Regional Charter Facilitation Committee, India
“Uniting in Responsibilities in a Culture of Rights: Locating Possibilities”
China-India-Japan Forum: Responsible Youth working towards peace and cooperation in Asia
Jeeva jaala comprises all animate and inanimate objects
New Horizons of Human Development: Art, Spirituality and Social Transformations
Non-violence as a Responsible Message for Peace and Harmony
Tibetan Film Festival 2009, Bangalore (4th &5th July 2009)
Translating the Charter to allow discussions
Voices from the Waters 2009: 4th International Water Film Festival
What’s New in the Indian Charter Lands?
Methodology and strategies
by Sudha REDDY
How do we make the Charter known to a wide section of people?
Translating the text of the Charter: the Indian subcontinent consists of a number of separate linguistic communities each of which shares a common language and culture. Contemporary languages and dialects, as they figure in the lives of most Indians, are a far cry from the stylised literary forms of Indo-Aryan or Dravidian languages. As a proverb has it, "Every two miles the water changes, every four miles the speech." Spoken dialects of distant villages will be less and less mutually understandable and finally become even mutually unintelligible outside the immediate region. In addition, there are numerous regional dialects that villagers use in their day-to-day life.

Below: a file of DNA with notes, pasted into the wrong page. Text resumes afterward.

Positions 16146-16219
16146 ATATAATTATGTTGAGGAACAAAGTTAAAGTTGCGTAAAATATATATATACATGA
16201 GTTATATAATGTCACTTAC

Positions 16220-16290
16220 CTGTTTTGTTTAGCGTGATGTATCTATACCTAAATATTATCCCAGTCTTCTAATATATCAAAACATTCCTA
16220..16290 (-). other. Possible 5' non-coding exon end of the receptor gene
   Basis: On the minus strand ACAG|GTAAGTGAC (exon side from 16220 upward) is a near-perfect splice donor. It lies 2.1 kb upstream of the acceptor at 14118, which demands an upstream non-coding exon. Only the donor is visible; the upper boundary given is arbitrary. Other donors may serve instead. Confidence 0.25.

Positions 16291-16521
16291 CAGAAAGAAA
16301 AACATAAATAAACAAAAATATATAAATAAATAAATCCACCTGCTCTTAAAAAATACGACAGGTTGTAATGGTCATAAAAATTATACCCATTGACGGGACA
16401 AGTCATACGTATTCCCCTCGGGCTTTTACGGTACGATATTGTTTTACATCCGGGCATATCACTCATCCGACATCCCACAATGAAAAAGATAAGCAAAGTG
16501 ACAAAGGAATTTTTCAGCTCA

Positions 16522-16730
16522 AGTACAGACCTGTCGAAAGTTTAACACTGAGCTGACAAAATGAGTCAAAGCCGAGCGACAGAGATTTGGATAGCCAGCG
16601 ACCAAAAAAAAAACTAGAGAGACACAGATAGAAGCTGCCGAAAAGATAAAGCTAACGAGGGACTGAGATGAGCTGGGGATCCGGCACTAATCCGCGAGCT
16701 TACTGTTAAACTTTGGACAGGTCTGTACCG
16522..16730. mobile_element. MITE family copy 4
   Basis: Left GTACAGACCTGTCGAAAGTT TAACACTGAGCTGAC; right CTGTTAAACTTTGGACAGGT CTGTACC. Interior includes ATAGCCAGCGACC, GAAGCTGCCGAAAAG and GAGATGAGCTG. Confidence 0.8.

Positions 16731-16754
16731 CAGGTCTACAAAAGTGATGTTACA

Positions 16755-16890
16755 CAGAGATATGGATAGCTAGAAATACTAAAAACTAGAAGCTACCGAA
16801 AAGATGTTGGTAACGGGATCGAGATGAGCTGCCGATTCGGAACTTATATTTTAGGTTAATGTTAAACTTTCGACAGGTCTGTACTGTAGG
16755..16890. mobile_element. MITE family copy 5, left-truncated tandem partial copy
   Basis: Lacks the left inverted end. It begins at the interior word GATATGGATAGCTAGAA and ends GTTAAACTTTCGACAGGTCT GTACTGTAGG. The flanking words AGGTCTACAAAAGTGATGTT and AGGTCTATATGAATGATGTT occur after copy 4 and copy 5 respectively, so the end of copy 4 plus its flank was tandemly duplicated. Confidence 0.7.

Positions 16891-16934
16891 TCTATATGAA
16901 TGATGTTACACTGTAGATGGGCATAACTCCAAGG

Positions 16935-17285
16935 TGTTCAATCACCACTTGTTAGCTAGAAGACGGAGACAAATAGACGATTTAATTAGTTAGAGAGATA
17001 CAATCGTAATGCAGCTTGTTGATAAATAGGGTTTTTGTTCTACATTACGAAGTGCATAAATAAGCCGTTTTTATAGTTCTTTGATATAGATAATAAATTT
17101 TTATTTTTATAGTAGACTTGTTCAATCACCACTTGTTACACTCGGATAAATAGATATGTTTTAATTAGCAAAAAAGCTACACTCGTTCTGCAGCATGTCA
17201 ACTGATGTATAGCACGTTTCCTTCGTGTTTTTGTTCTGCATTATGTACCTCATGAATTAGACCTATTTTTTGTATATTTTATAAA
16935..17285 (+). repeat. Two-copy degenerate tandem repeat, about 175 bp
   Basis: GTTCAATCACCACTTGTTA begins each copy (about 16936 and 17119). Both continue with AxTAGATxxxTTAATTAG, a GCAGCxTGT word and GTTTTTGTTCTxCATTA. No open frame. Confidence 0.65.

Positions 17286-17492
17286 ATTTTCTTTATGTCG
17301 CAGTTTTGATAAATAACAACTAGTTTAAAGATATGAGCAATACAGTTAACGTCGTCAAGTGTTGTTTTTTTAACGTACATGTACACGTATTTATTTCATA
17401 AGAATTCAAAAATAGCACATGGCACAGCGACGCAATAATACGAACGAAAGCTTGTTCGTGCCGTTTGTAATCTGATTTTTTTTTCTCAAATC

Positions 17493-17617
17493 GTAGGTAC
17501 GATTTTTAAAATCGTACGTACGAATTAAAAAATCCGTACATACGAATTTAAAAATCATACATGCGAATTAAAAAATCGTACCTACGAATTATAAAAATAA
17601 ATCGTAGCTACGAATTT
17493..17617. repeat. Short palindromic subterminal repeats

This was one of the main reasons for us to translate the Charter of Human Responsibilities in the regional languages. We therefore prepared drafts of the Principles of the Charter in various Indian languages.
Organising workshops with groups of women and men, young and old with all abilities and initiating a conversation to share the Principles with them and encouraging them to understand these in their own ways but clearly.
Encouraging the participants to draw, rephrase the Principles and understand what is being shared and talked about. Making connections between metaphors, cultural phrases and sayings, but to be rigorous and be within the frames of the Principles.
Using the images and the words to prepare the Charter or the new Sutra. Make sure that the final form of the image and words is what people have understood and also reaffirmed.
Publishing and distributing the Charter. A happy outcome from our experience with the various methodologies we used in disseminating the Charter is that we feel that extensive traveling and a near one-on-one outreach are needed for positive and widespread response. This might consume time but yet worth pursuing.